For me, one of the overwhelming feelings that ESPN’s excellent Michael Jordan docuseries The Last Dance has inspired is nostalgia, particularly nostalgia for the 1990s.
I was born in the year 1993, so I remember the decade in more of broad strokes than specific details. For example, keeping it MJ-related, I don’t have any memories of watching Jordan play — I just remember his general existence. By the time I was actually old enough to understand and maintain an interest in professional sports, he was (unfortunately) a member of the Washington Wizards.
Still, while I may not remember the intricacies of the 90s, I remember the general — for lack of a better term — vibe. And what I remember was a simpler way of life. Back then, people were still confused about what exactly the internet was. Personal technology was so foreign to the average person that there was a legitimate fear that computer clocks changing from the year 1999 to 2000 would set off some sort of nuclear apocalypse (Google “Y2K”, kids — goes to show how far we’ve come). That sort of simplicity can also be boiled down to a more micro level, as even the fashion seemed to be more relaxed. Loose-fitting graphic tees and faded denim. Mustaches and snap-backs. There was no such thing as joggers or Yeezys.
Nostalgia is a slippery slope, though, because while it’s always pleasant to take a soak in the warm waters of your memory, you’ll always be confronted with that abrupt chill that inevitably comes with getting out of the bath — you can’t stay submerged in there forever, after all. “You’ll prune up”, as your mother used to probably warn you.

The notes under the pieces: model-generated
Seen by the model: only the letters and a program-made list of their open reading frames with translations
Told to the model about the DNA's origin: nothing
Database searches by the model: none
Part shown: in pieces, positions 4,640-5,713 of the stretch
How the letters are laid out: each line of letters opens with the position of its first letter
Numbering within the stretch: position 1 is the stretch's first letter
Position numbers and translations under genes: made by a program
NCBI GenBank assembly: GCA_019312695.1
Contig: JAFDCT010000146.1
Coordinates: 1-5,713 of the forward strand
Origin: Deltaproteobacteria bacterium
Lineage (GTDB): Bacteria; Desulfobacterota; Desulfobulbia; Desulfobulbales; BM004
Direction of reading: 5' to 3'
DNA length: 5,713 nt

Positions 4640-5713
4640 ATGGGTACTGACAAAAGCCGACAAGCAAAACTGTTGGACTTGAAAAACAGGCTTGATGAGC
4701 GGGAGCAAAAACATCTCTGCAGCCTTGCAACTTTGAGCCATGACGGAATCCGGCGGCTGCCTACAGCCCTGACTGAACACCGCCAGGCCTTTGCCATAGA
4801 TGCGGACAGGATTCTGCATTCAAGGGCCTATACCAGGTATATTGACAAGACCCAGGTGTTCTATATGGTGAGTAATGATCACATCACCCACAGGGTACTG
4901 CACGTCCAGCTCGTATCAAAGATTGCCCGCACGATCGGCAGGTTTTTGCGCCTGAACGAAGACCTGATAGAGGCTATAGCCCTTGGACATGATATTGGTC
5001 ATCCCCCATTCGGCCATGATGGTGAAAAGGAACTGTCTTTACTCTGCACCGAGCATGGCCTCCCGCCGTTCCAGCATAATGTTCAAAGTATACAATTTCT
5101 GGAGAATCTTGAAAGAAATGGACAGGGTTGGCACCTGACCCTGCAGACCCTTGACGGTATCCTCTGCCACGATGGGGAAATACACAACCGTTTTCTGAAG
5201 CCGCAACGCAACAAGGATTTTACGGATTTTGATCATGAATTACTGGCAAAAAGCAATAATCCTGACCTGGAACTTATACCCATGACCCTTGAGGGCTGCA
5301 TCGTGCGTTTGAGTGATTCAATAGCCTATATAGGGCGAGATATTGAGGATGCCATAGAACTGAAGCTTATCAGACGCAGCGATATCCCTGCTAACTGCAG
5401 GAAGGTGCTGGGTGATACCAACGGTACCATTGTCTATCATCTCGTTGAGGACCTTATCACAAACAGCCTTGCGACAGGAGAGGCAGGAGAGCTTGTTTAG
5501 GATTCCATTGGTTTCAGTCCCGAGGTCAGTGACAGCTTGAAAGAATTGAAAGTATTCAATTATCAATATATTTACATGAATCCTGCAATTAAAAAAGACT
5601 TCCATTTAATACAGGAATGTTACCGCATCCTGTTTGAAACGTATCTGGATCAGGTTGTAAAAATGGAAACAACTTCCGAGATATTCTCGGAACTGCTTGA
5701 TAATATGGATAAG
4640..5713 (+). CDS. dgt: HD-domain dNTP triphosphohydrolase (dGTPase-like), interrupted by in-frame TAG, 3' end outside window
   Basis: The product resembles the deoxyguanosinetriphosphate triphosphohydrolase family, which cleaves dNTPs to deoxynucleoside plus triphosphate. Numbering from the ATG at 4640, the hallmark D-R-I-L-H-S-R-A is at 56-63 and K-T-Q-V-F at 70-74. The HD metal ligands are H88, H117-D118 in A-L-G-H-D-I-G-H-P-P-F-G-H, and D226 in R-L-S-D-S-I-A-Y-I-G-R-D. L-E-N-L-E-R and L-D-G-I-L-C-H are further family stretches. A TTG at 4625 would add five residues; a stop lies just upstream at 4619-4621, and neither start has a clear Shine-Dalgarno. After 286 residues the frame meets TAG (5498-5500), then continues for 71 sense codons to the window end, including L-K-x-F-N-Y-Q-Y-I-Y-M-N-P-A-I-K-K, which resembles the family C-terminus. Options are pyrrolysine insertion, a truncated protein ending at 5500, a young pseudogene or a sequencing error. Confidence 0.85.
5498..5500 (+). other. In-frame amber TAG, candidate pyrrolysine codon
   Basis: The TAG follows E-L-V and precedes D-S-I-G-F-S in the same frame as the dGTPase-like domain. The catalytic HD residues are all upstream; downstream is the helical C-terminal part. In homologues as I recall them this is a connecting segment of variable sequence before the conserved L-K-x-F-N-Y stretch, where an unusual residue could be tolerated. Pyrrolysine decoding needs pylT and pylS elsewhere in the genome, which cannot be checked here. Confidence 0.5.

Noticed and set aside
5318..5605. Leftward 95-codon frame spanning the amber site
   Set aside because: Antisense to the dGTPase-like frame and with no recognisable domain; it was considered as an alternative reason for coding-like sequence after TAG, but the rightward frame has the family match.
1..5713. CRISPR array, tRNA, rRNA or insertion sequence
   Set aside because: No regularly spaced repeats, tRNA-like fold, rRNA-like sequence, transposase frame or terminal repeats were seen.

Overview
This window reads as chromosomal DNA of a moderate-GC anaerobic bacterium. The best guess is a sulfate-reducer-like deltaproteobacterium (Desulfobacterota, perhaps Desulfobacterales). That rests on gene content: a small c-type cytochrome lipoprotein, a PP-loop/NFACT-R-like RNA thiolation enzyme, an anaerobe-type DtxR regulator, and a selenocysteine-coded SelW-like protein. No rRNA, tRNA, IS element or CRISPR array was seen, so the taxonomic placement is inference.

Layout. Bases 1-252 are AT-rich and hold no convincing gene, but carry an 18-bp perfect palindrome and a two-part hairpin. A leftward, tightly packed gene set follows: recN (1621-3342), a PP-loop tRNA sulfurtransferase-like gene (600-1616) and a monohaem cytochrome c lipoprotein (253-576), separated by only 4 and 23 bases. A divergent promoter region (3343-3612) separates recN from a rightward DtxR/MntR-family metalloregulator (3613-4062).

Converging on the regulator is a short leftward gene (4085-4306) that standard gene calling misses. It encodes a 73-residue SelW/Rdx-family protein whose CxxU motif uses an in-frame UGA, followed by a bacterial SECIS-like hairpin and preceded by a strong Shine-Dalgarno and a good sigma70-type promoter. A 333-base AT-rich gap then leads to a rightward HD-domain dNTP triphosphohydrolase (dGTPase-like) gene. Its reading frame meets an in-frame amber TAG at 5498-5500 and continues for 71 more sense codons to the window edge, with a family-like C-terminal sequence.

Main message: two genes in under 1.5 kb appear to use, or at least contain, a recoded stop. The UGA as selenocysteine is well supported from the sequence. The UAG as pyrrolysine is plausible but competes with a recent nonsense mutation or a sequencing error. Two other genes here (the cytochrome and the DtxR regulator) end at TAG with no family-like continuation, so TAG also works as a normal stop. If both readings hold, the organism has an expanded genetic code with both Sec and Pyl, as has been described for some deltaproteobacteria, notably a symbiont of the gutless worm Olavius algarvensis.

This is all a long way of saying that nostalgia — similar to the aforementioned acid itself — is perhaps best consumed in small, concentrated doses: a 10-part Michael Jordan documentary where he spends a majority of the time emotionally and mentally dunking on his old rivals, catching “Good Riddance” by Green Day or “All The Small Things” by Blink-182 on the radio, a commercial from the now-defunct channel ABC Family that seemed to pitch the 2005 Christopher Nolan blockbuster Batman Begins as some sort of romantic comedy. Wait… excuse me? YUP.
If I had to guess, given that Batman Begins came out in 2005, I’d reckon that this commercial — which makes clear that this is the first time the movie is premiering on the network — is from late 2006 or early 2007. Seeing where we are these days, my nostalgia is no longer only reserved for the 90s — I miss the early-and-mid-2000s now, too.
Eric is a New York City-based writer who still isn’t quite sure how he’s allowed to have this much fun for a living and will tell anyone who listens that Gotham City is canonically in New Jersey. Follow him on Twitter @eric_ital for movie and soccer takes or contact him firstname.lastname@example.org